Why Health Insurance Covering Birth Control Is Essential For Reproductive Rights? 

Why Health Insurance Covering Birth Control Is Essential For Reproductive Rights? 

July 11, 2020 Off By akhilesh

Insurance and Birth Control

Isn’t it a little funny that uteruses are making policymakers, insurance companies, and lobbyists extremely squeamish? But why is it so? Not to mention, 50.8 percent of citizens in the United States are female as well as a large majority of us happen to have a uterus. (Even though a uterus does not make a woman) Still, people with uteruses are struggling every day to acquire the care they require, especially when it comes to requesting their insurance firms to pay for the care they require for health and wellbeing.

In the year 2010, the Affordable Care Act, also known as ACA, highlighted one of the most vital steps in women’s health & public policy since…1965. Ouch. It not just aided more women to access health insurance and lowered the total expense but also provided coverage for numerous essential items such as birth control and mammograms.

Although ACA is a game-changer for citizens with uteruses, it does not quite change enough of the game. For instance, those suffering from infertility are most often overlooked. As a result, they struggle to find a single plan that provides coverage processes including In Vitro Fertilization (IVF). That clearly calls out for the need for full coverage of sexual as well as reproductive health for all individuals, no matter uteruses or not.

Birth Control Is Not Just Pregnancy Prevention!

Let’s begin with a very basic element of reproductive care, that is hormonal contraception. 

Colloquially that is often referred to as ‘the pill,’ the very first oral contraceptive was approved by the FDA in the year 1960. 

Truth be told, birth control has come a long way since then. However, the general and clear understanding of its importance in people’s minds has not properly evolved.

Also Read: Menopause: Here’s Everything You Must Know

There is actually nothing wrong if a person uses hormonal birth control for preventing conception. Excuse me, it is what it is there for! Having said that, people with uteruses have the full right to decide when they wish to get pregnant. But recommending that pregnancy prevention is its only usage is erroneous. Hormonal birth control is also beneficial in the following cases:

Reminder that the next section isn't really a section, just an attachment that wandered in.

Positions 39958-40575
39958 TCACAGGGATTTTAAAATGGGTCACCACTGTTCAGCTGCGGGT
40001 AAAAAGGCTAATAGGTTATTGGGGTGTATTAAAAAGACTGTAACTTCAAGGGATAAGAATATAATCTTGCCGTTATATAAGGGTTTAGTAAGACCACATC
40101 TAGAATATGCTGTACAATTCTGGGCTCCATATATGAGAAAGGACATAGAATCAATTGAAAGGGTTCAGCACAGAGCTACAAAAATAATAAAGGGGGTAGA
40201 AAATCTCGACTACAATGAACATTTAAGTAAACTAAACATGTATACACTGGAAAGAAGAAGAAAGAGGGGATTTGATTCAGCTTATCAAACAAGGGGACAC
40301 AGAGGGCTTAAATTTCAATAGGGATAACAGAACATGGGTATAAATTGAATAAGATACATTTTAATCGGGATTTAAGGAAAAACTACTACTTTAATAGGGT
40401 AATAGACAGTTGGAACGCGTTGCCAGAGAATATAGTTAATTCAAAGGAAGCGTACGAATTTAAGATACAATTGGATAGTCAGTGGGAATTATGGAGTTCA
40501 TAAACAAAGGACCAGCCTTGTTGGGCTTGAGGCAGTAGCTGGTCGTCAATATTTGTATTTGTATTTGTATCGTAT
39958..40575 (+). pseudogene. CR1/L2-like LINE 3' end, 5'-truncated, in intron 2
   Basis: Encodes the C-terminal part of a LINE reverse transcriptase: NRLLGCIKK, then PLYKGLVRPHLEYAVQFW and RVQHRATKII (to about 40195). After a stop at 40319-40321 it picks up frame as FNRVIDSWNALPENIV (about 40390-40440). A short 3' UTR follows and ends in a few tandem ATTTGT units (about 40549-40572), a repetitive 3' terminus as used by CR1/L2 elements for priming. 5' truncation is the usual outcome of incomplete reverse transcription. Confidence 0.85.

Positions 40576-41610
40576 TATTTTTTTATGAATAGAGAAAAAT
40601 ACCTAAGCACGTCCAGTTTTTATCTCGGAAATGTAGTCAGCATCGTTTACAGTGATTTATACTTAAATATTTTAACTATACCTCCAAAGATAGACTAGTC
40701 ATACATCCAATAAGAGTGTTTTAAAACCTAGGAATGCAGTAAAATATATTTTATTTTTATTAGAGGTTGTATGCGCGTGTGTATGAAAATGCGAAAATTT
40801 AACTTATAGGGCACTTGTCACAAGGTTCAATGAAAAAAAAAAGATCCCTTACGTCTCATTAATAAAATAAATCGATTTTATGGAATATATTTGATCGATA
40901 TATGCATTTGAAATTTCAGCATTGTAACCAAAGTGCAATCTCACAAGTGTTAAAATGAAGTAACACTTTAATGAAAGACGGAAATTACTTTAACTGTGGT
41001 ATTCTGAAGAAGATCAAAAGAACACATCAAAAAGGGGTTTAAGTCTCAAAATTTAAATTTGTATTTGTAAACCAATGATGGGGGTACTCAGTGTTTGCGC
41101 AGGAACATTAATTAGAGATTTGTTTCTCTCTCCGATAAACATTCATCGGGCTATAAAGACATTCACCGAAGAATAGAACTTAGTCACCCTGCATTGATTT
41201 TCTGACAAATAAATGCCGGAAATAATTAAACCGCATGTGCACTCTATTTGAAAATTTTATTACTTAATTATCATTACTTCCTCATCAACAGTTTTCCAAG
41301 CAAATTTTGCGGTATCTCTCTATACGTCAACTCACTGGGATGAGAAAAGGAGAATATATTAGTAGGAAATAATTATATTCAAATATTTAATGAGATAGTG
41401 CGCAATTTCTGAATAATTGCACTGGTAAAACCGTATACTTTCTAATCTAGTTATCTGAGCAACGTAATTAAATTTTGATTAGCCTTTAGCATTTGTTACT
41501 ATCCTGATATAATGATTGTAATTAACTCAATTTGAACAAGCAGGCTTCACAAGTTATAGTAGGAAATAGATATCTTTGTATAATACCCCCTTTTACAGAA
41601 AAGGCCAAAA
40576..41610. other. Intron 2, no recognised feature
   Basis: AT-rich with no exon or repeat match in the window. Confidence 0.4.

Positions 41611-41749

• To regulate menstrual cycles
  • To relieve period pain
  • To reduce acne
  • To lower the risks of cancer
  • To minimize symptoms of PMS and PMDD
  • To manage endometriosis
  • To fight menstrual migraines

Also, birth control is a lifesaver for people with reproductive various disorders & diseases. It certainly helps them go to school or work and pay their bills. In essence, it lets them have a better quality of life that is not at all dominated by pain.

Meanwhile, insurance providers have a love-hate relationship with the pill (and various other forms of contraception). Under the ACA, they should provide coverage for birth control at full-cost with some exceptions. However, as the ACA faces more challenges in the courts, including at the higher level, it is increasingly not clear if the contraception rules will survive or not. Even the issue has gotten murkier with the demise of Justice Antonin Scalia and President Trump sticking his nose in.

Birth Control Must Be Free 

Birth control has a long list of uses, and each one is different for the individual who takes it. At its core, though, it is one of the essential forms of preventative healthcare. Due to this birth control must be free of cost, no matter if it is accessed with or without insurance.

Also Read: Maternity Insurance Coverage

According to the Department of Health and Human Services (HHS), there are 62 million people in the United States in their childbearing years. Out of those, 70 percent are at high risk of getting pregnant unplanned or unintended. 

Most individuals normally use contraception for almost a third of their lives. The total/exact financial expense of this long-term contraception use increase as well. Unintended pregnancies negatively impact both lower-income workers and people of color.

When a price is put on birth control, people have to decide whether to use hormonal contraception or whether to go for other everyday expenses, such as pay their rent, raise food, or pay off their utilities. And these prices are much higher for people on a low-income, however, the price is not just related to the cost upon purchase. 

According to a recent study, the women in the United States said that using birth control helps them to do things, including:

  • Support themselves financially
  • Take better care of their families
  • Keep or get a new job
  • Finish school

The financial benefits also increase to society. The cost of unplanned pregnancies is $12 billion a year. Most of those are often paid using Medicaid. Medicaid covered 43 percent of all births in the year 2017.

Also Read: Difference Between Medicare And Medicaid